Here, we give you some highlights from the ranking, which is produced annually by Millward Brown in conjunction with WPP, filtering out the obvious, we-already-knew-that findings. An exclusive interview with Doreen Wang, global head of BrandZ at Millward Brown, helped us look into some of the 'whys'.
- The total brand value of the top 100 Chinese Brands is now US$464.2 billion, a rise of 59 per cent since the ranking launched in 2011. This growth has outpaced that in Brazil and Latin America.
- Market-driven brands dominate in terms of value growth, rising 97 per cent since last year. At the same time, SOEs (state-owned enterprises) declined 9 per cent. Whereas five years ago the top five brands were all SOEs, three of this year’s top five are market-driven.
- Retail, cars and technology are the fastest growing categories, with increases of 3,827 per cent, 141 per cent and 78 per cent, respectively.
- Lower economic growth in China and government policy changes contributed to a decline in seven categories, including alcohol, apparel and financial institutions.
The top 10
New entrant Alibaba, the e-commerce giant, appeared for the first time—at No. 2—after its IPO, which raised a record US$25 billion and introduced the power of Chinese brands to the public worldwide. Even without taking Alibaba’s value contribution into account, the retail category grew by 64 per cent.
However, beware: Alibaba's brand power as a corporate brand is less and less clear as the corporation ventures into almost everything other than e-commerce. "There is a danger that its brand power may be diluted. It's time that they think about their corporate branding strategy," said Wang.
Tech brands: Rapid rise in value
Technology companies such as Tencent have become brand powerhouses, and as a result the technology category has now surpassed financial institutions as the highest value category, contributing 23 per cent of the top 100’s total value (US$106.9 billion).
But even technology brands that enjoyed high brand value growth faced challenges—from each other. The members of the so-called BAT trio—search-engine Baidu, Alibaba and Tencent—expanded from their core competencies to enter each other’s domains through alliances and acquisitions.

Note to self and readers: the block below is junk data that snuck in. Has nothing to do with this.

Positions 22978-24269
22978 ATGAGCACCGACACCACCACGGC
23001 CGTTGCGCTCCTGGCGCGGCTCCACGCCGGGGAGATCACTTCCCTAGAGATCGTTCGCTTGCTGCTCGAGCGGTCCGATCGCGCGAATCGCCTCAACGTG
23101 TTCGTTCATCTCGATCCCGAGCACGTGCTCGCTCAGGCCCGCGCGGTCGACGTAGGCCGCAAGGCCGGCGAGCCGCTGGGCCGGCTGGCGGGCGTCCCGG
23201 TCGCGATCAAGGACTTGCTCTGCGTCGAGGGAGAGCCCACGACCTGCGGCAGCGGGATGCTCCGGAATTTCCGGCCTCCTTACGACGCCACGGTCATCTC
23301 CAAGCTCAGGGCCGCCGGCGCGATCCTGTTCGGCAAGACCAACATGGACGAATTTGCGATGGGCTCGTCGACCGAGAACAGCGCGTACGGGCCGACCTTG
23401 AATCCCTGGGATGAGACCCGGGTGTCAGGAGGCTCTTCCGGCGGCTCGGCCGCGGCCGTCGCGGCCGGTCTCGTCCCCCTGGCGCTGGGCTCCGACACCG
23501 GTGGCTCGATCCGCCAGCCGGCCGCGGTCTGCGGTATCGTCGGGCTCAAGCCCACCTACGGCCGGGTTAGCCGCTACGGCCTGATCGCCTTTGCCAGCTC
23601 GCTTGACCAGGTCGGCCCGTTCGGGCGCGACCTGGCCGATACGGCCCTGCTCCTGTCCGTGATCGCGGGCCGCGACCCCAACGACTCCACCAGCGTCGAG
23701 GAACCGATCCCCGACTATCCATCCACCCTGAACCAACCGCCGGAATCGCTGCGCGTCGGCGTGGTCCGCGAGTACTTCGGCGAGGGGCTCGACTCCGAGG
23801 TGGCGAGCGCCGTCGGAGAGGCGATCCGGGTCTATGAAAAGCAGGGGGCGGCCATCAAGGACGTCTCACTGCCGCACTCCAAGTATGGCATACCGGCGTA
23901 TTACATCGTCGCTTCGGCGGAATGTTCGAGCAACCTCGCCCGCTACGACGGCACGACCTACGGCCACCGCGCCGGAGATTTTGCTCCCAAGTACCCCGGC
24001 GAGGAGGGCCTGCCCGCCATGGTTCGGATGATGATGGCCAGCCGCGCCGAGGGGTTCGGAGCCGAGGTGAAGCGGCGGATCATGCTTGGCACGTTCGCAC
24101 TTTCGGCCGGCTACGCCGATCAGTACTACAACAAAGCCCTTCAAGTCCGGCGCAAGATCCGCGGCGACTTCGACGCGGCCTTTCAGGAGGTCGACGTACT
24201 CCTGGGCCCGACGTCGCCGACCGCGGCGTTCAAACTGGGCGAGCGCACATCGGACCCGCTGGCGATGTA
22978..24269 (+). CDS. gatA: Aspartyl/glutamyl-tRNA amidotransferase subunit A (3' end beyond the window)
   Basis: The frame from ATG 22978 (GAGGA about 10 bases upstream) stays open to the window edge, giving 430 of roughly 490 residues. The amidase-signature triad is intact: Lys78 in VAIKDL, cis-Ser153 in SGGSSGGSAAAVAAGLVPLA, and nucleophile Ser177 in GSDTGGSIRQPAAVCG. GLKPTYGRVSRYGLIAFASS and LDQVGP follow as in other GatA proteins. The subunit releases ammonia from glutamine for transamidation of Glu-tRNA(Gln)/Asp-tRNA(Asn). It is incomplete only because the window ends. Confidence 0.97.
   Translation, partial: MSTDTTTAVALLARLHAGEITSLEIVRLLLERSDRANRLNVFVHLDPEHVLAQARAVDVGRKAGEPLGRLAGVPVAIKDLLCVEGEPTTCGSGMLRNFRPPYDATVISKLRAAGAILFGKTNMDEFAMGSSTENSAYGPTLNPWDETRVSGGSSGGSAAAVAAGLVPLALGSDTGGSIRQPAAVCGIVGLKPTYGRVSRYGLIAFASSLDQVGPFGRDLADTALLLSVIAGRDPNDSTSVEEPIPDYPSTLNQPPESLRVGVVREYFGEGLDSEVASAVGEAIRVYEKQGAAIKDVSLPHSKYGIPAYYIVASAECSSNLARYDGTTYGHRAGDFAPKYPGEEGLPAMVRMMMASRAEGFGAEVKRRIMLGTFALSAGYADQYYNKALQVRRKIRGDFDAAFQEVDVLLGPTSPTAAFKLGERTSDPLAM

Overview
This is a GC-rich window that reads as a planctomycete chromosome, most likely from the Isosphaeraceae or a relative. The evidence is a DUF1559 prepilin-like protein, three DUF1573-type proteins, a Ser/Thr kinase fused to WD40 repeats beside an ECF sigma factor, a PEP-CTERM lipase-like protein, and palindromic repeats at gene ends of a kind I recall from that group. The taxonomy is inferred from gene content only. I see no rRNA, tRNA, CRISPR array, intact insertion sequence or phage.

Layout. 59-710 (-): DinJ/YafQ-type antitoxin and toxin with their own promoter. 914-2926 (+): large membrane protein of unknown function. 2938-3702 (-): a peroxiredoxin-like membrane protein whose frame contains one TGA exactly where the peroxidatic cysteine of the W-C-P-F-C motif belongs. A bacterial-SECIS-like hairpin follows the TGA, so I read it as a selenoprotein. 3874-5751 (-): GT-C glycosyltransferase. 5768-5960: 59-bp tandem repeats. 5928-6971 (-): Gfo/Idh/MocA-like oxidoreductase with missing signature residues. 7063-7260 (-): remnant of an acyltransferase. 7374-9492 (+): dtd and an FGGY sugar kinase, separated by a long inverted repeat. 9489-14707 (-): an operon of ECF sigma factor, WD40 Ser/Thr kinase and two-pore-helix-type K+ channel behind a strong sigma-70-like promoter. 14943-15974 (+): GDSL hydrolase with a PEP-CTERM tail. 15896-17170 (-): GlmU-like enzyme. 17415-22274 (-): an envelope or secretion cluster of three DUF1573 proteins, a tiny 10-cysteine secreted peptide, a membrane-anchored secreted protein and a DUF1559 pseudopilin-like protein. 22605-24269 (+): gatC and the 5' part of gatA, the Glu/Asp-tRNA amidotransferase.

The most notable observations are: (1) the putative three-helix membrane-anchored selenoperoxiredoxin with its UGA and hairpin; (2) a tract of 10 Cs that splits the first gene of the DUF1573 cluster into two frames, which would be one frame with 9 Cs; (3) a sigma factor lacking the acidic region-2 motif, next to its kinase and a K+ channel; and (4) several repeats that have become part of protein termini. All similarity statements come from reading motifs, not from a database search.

Each attempted to become the default internet ecosystem for consumers, the one-stop destination where consumers could satisfy all their needs for search, news and entertainment, ecommerce, banking, email and a myriad other services.
Wang also sees the convergence of technology and retail as retailers are partnering with more tech brands to deliver digital products and services, mobile payment solutions and online-to-offline (O2O) commerce solutions, for instance.
"In two or three years, it is very possible to have the top five all technology or tech-related retail brands," Wang said.
Narrowing gap between Chinese and MNC brands
As Chinese companies improve the way they develop and execute marketing strategies with data anaytics, the gap between them and multinational brands within China is also narrowing. Consumers increasingly see little difference between the two, choosing brands based on the value they offer rather than provenance.
Five years ago Chinese and multinational brands were 26 points apart on the BrandZ 'Brand Power Index', which measures a brand’s competitive position in its category. Today their scores are almost identical.
"It is particularly interesting that Chinese brands are doing a huge amount of crossover collaborations that extend to other industries to fuel O2O opportunities and establish touchpoint frequency for themselves," Wang told Campaign Asia-Pacific. "Western brands don't have the same sense of urgency that Chinese brands have in the face of competition."
Globally, two brands derived more than half of their revenue from outside China in 2014: Lenovo (+62 per cent) and ZTE (+53 per cent).
“Consumers increasingly accept Chinese brands because they see them as meaningful and dynamic, not only because they’re well-known," Wang said. "The big question now is what brands must do to be accepted in international markets. Success will depend on playing on China’s unique identity to offer meaningful points of differentiation.”